The vision


See end note.

Drawing on feedback from workshops and an online consultation, the group prepared a substantial report which was launched on July 13 (see end note); it then disbanded.

The report calls for improved collaboration between heritage organisations, to make the most of difficult times and, with a single, powerful voice, encourage support from public, media and government. It then outlines a vision.

In this new world, local authorities and community groups share management of the historic environment. Commercial, local authority, academic and voluntary archaeologists work together in research, understanding and interpretation, not just recording. Planning decisions take real account of public values and concerns. It is standard practice for commercial archaeological work to involve the local community.

There are gains to business, as archaeology adds value to development. It contributes to sustainability and place-shaping (defined by the website Future Communities, as creating "attractive, prosperous and safe communities, places where people want to live, work and do business"). It adds value to design, brand, and sales and rental opportunities. It facilitates the securing of consents, risk management, public relations, corporate social responsibility and marketing.

To achieve this, all archaeologists meet professional standards, often having acquired new skills and accreditation. Developers commission research into the interests of a place and its significance. Planning decisions are based on sound knowledge derived from professionally managed heritage environment records (HERs).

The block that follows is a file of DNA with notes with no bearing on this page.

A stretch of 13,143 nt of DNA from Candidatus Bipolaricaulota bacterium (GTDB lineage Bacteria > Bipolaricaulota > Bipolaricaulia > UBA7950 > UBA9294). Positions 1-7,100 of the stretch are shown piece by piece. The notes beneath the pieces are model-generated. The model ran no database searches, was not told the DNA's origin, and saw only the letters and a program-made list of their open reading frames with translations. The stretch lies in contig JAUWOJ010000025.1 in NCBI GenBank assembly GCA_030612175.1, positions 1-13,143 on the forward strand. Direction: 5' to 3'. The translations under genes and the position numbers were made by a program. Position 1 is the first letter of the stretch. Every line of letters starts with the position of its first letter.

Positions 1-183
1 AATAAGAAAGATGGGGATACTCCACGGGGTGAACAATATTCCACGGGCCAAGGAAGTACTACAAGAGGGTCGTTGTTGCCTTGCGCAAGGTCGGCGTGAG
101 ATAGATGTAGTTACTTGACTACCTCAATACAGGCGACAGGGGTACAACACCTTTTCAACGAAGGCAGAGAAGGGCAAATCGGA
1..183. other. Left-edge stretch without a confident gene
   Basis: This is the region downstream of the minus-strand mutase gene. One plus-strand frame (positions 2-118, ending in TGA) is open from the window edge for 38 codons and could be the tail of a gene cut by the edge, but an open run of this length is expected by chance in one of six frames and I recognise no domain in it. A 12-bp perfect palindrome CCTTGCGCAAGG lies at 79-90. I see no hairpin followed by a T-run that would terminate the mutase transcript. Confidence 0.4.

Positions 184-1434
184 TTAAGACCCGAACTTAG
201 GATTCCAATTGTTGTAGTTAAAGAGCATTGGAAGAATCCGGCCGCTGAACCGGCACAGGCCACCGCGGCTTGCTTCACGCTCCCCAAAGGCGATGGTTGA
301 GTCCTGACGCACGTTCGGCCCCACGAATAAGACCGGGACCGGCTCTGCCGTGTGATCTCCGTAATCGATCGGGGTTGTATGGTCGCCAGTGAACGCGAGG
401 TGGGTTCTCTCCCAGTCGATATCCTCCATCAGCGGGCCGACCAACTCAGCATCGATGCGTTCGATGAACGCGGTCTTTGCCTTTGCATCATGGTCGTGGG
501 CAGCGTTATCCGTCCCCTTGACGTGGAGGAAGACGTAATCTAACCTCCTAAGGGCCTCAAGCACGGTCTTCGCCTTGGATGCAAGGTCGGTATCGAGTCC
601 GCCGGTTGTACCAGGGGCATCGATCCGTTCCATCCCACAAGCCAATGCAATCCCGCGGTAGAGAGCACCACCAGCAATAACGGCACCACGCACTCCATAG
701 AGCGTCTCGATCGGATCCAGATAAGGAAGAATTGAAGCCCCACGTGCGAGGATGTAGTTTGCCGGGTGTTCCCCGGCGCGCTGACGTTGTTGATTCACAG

Ready for change

The report is aimed at all those with the power to shape England's historic environment, from ministers and MPs, to government agencies, local governments, developers, the media, the public and of course all archaeologists, whatever their status or interests.

The principles of PPS5 demand a strong commitment to change, which will be both personally and institutionally challenging. They require the historic environment sector to work in new ways, more rewarding for society and more satisfying for those who commission and conduct the work. Our research showed overwhelmingly that we are ready for these changes. This would be a great prize for any profession, and it is within our grasp.

Realising the Benefits of Planning-led Investigation in the Historic Environment: A Framework for Delivery, by the Southport Group (ISBN 978-0948393204) is available via the website.